There has been reports of a Man belonging to Muslim community being beaten by a mob for eating Beef.
In this connection I received a mail as follows.
‘I saw this post in FB. Though I do agree that lynching someone for suspecting eating of beef is quire unacceptable. But the quotes in the post, seems to take a distorted view of our scriptures. Would you pl enlighten on this topic ?’
The mail detailed quotes from the Mahabharata and the Upanishads that people, even rishis wee eating beef ding the Sanatana dhama period.
My view is that it looks that people were eating meat during the Vedic period.
I have provided quotes which indicate meat-eating and those that prohibit it.
The explanations trying to explain away beef eating seems to me laboured and lack conviction.
Cow Being worshiped.
Another point often made in this connection is that the animal slain in the Yagnya were given life , they reached Heaven.
Bt the point is they were slain!
On consideration it looks to me that people were eating meat/beef and later it was prohibited.
A society has all sorts of people, some good, some bad and some indifferent.
One should remember that Vedic people were also humans and were open to Human foibles.
We had Rama and Ravana;Kishna and Kamsa, Sakuni, Yudhishta and Duyodhana and Duchchatana.
Mahabharata and Ramayana are facts , Valmiki and Vyasa ecoded facts.
Had they wanted they could have painted Rama without blemish(killing Vali) , Krishna with out His Machiavellian schemes to win the Mahabharata War.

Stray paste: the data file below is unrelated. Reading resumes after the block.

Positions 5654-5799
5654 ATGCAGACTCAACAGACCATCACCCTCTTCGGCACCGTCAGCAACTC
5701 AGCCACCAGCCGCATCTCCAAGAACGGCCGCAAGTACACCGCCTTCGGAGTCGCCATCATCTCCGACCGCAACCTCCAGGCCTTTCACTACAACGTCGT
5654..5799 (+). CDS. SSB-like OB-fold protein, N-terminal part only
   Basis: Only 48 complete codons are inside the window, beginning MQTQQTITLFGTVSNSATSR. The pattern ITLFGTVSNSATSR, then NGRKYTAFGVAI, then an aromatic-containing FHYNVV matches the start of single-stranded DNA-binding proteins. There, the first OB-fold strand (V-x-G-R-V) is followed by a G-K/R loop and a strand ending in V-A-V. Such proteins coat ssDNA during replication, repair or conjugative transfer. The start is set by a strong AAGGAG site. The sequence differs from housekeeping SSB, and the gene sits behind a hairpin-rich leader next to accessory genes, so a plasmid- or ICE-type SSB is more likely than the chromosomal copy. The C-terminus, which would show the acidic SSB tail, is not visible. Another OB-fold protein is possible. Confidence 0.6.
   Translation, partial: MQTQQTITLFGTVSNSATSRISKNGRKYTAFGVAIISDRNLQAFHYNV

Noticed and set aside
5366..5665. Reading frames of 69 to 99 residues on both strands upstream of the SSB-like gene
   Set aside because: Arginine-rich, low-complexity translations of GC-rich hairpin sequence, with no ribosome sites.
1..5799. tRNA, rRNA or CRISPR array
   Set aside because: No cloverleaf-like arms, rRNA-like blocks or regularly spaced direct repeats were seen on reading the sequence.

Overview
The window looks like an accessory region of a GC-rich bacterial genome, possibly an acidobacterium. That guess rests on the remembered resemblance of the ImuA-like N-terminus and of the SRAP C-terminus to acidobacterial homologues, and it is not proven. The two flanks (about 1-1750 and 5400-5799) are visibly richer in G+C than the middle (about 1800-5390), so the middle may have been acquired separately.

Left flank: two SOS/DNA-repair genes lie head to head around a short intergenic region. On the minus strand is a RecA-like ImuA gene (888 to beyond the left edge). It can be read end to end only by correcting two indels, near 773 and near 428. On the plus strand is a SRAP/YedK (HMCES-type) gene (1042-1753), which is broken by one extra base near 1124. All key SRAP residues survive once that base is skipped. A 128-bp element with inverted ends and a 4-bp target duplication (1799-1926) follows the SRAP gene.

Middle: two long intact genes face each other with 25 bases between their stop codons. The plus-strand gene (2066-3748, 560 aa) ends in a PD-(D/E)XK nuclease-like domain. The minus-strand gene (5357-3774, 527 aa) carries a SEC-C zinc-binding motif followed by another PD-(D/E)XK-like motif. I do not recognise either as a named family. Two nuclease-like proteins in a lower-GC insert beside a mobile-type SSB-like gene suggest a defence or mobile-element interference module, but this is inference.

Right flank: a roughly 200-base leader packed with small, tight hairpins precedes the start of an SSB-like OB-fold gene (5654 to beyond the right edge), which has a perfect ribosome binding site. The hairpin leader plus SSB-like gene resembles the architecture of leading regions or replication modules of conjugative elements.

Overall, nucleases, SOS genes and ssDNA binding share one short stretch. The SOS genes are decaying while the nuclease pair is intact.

They portrayed society as it was.
As they people rose spiritually and found higher values they changed their Lifestyle and values.
Just as condemning everything modern is wrong, it is equally incorrect to say that whatever the Vedic people did was right.
And our mission should be to take what is Right in relation to Lifestyle and advanced scientific concepts.
And savour the treasure called Hinduism…
The path to Realization as explained by the Upanishads.
Cow worshiped , Beef eating prohibited in Vedas.
Aghnyeyam saa vardhataam mahate soubhagaaya
Cow – The aghnya – brings us health and prosperity
There should be excellent facility for pure water for Aghnya Cow
Yah paurusheyena kravishaa samankte yo ashwena pashunaa yaatudhaanah
Yo aghnyaayaa bharati ksheeramagne teshaam sheershaani harasaapi vrishcha
Those who feed on human, horse or animal flesh and those who destroy milk-giving Aghnya cows should be severely punished.
Vimucchyadhvamaghnyaa devayaanaa aganma
The Aghnya cows and bulls bring you prosperity
“Those who are ignorant of real dharma and, though wicked and haughty, account themselves virtuous, kill animals without any feeling of remorse or fear of punishment. Further, in their next lives, such sinful persons will be eaten by the same creatures they have killed in this world.” (Bhagavata Purana 11.5.14)
Beef eating in Vedas.
Rigveda (10/85/13) declares, “On the occasion of a girl’s marriage oxen and cows are slaughtered.”
Fact: The mantra states that in winter, the rays of sun get weakened and then get strong again in spring. The word used for sun-rays in ‘Go’ which also means cow and hence the mantra can also be translated by making ‘cow’ and not ‘sun-rays’ as the subject. The word used for ‘weakened’ is ‘Hanyate’ which can also mean killing. But if that be so, why would the mantra go further and state in next line (which is deliberately not translated) that in spring, they start regaining their original form.
How can a cow killed in winter regain its health in spring? This amply proves how ignorant and biased communists malign Vedas.
Claim: Rigveda (6/17/1) states that “Indra used to eat the meat of cow, calf, horse and buffalo.”